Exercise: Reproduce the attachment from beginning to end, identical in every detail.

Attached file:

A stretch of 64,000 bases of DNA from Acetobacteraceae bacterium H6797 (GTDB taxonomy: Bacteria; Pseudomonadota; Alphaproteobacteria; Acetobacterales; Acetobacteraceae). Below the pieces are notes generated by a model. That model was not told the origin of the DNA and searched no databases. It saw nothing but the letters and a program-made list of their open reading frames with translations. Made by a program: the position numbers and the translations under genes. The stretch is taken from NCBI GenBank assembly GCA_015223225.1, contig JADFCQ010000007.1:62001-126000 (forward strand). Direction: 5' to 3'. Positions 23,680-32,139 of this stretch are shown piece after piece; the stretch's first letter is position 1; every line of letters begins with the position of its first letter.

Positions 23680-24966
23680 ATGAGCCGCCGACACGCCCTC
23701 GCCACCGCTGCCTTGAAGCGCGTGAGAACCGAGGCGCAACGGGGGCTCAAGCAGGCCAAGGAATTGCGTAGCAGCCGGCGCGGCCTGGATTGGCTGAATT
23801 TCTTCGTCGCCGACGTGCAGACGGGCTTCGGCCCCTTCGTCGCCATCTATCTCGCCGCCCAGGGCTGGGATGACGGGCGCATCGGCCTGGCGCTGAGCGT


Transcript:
A stretch of 64,000 bases of DNA from Acetobacteraceae bacterium H6797 (GTDB taxonomy: Bacteria; Pseudomonadota; Alphaproteobacteria; Acetobacterales; Acetobacteraceae). Below the pieces are notes generated by a model. That model was not told the origin of the DNA and searched no databases. It saw nothing but the letters and a program-made list of their open reading frames with translations. Made by a program: the position numbers and the translations under genes. The stretch is taken from NCBI GenBank assembly GCA_015223225.1, contig JADFCQ010000007.1:62001-126000 (forward strand). Direction: 5' to 3'. Positions 23,680-32,139 of this stretch are shown piece after piece; the stretch's first letter is position 1; every line of letters begins with the position of its first letter.

Positions 23680-24966
23680 ATGAGCCGCCGACACGCCCTC
23701 GCCACCGCTGCCTTGAAGCGCGTGAGAACCGAGGCGCAACGGGGGCTCAAGCAGGCCAAGGAATTGCGTAGCAGCCGGCGCGGCCTGGATTGGCTGAATT
23801 TCTTCGTCGCCGACGTGCAGACGGGCTTCGGCCCCTTCGTCGCCATCTATCTCGCCGCCCAGGGCTGGGATGACGGGCGCATCGGCCTGGCGCTGAGCGT